Do art and science mix? PART TWO: PUTTING THE MUSE IN MUSEUM

“The difference between science and the arts is not that they are different sides of the same coin… or even different parts of the same continuum, but rather, they are manifestations of the same thing. The arts and sciences are avatars of human creativity”

–  Mae Jemison, the first African American woman in space

We’re all familiar with traditional science museums – buildings filled dusty taxidermied birds and dinosaur bones. The idea of a museum generally makes us think of history and old things. But that was not the original intention.

Some slightly creepy taxidermied animals. By Ashish Sehgal (Own work) [CC BY-SA 4.0 (], via Wikimedia Commons
The word “museum” has its roots in the Ancient Greek, Μουσεῖον, which was a place or shrine dedicated to the Muses – Greek goddesses that inspire art, literature and science. Today our museums hold artefacts that are the products of the Muses inspiration. But arguably they are also spaces meant to encourage inspiration.

Science museums today are becoming bolder in their efforts to inspire people to learn and discover. Following from the first interactive science exhibits in Munich’s Deutsches Museum in the early 20th century, science museums or “discovery centres” are becoming increasingly interactive, topical and even a little bit arty.

To name a few: Tokyo’s Miraikan, the National Museum of Emerging Science and Innovation, has a cute robot puppy that visitors get to hold and is home to the famous robot Asimo; New York’s Climate Museum engages citizens in real climate solutions; and Rio de Janeiro’s Museum of Tomorrow has interactive exhibits that simulate different futures (and the building itself is energy efficient and modelled on a bromeliad).

Science museums are places where politics and science can meet – literally. Here we see Malcolm Turnbull shaking hands with Asimo at Miraikan Department of Foreign Affairs and Trade website – [CC BY 3.0 au (], via Wikimedia Commons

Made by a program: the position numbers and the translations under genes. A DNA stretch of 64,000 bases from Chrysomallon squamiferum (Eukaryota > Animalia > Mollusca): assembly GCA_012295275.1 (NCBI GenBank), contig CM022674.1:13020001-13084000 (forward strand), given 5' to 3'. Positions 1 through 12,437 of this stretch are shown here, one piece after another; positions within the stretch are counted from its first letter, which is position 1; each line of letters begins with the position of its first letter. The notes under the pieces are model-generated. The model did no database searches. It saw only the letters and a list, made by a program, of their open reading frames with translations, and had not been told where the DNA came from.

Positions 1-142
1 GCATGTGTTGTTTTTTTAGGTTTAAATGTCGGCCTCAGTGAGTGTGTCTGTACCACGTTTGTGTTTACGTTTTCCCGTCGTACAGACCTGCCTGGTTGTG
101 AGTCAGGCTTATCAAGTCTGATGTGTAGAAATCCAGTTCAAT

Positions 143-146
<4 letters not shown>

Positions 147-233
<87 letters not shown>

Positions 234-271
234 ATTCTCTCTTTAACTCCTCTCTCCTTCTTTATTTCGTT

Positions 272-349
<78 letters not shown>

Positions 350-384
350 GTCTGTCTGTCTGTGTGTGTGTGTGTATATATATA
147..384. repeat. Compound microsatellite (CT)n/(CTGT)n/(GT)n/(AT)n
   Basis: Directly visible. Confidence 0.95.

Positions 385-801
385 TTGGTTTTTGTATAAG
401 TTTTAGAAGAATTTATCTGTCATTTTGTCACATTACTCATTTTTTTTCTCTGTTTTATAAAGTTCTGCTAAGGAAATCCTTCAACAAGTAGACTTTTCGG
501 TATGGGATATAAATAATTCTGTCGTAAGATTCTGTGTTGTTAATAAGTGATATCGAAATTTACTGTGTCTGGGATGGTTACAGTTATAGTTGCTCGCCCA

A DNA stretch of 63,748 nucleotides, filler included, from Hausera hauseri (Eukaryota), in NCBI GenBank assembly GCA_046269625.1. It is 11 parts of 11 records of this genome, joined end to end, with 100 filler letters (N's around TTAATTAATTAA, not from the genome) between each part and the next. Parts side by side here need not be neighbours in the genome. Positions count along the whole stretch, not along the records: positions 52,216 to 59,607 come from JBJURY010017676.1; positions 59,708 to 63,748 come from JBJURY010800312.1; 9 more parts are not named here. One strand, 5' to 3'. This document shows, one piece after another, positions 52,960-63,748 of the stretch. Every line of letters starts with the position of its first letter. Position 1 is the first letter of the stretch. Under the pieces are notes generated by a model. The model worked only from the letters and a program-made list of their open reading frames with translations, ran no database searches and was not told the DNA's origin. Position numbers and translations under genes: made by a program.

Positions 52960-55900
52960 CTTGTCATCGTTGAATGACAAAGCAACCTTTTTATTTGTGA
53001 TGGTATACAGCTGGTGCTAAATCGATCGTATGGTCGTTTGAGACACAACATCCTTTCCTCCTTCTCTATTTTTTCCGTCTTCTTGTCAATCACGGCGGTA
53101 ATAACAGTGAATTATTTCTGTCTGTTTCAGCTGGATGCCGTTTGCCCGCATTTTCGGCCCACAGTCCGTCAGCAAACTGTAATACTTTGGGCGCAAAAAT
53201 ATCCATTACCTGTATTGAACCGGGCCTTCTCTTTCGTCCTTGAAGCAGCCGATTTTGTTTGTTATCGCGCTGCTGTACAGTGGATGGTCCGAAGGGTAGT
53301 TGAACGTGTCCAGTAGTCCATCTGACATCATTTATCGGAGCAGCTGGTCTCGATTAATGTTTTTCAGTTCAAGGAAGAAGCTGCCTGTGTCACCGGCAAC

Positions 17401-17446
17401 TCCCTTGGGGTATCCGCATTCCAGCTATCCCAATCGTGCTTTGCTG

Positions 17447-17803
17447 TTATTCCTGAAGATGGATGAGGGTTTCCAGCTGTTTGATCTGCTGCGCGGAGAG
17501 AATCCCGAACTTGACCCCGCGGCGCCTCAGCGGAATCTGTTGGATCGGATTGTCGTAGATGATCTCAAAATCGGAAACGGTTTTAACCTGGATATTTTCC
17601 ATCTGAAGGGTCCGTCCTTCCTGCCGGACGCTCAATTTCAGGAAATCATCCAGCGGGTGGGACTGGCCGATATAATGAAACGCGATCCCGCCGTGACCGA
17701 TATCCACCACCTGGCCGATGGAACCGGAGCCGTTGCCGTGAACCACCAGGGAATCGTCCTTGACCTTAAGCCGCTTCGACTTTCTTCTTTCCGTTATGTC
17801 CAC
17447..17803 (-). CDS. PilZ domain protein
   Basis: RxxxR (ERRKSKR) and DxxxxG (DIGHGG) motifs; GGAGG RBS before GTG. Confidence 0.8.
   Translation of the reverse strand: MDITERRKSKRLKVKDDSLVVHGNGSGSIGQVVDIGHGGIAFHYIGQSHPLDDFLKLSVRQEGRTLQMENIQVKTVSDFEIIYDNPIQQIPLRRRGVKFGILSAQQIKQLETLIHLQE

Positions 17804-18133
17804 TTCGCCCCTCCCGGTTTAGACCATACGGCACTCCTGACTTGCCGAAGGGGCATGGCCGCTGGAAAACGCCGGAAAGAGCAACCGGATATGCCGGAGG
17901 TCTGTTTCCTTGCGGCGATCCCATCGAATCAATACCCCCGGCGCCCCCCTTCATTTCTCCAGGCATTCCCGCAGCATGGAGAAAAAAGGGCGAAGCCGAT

This new breed of science museum goes beyond presenting of the facts; they look towards the innovations of the future and are arenas for social and political commentary.  Science Galleries (see PART ONE of “Do art and science mix?”) are an extra step in the evolution of science museums and are part of the larger “Sci Art” movement. The Science Galleries are shifting the boundaries of what “museum” can be, with exhibits that are not just educational but transformative.

Sometimes science is basically already art, as this microscopy image of a male hazelnut flower proves. By ZEISS Microscopy from Germany [CC BY 2.0 (], via Wikimedia Commons
Even more spaces are fusing fact and fiction in similar ways. Plus, many galleries and universities are having exhibitions laced with scientific themes. The SciArt Centre in New York hosts intimate pop-up exhibitions and events at the intersection of art and science with themes like quantum mechanics or the human body. A little closer to home, The University of Melbourne hosts an annual scientific photography competition called Under The Coverslip which features dazzling images of life at the microscopic level. The ArtScience museum in Singapore is a more commercial space which hosts international exhibitions on art and science, and has a permanent exhibition that displays the wonder and beauty of science.

Many people still see science as something “other” to daily life, as something that is only understandable to academics. This innovation we are seeing in more interactive, inspiring and artistic science exhibits is a much-needed step in connecting science and society.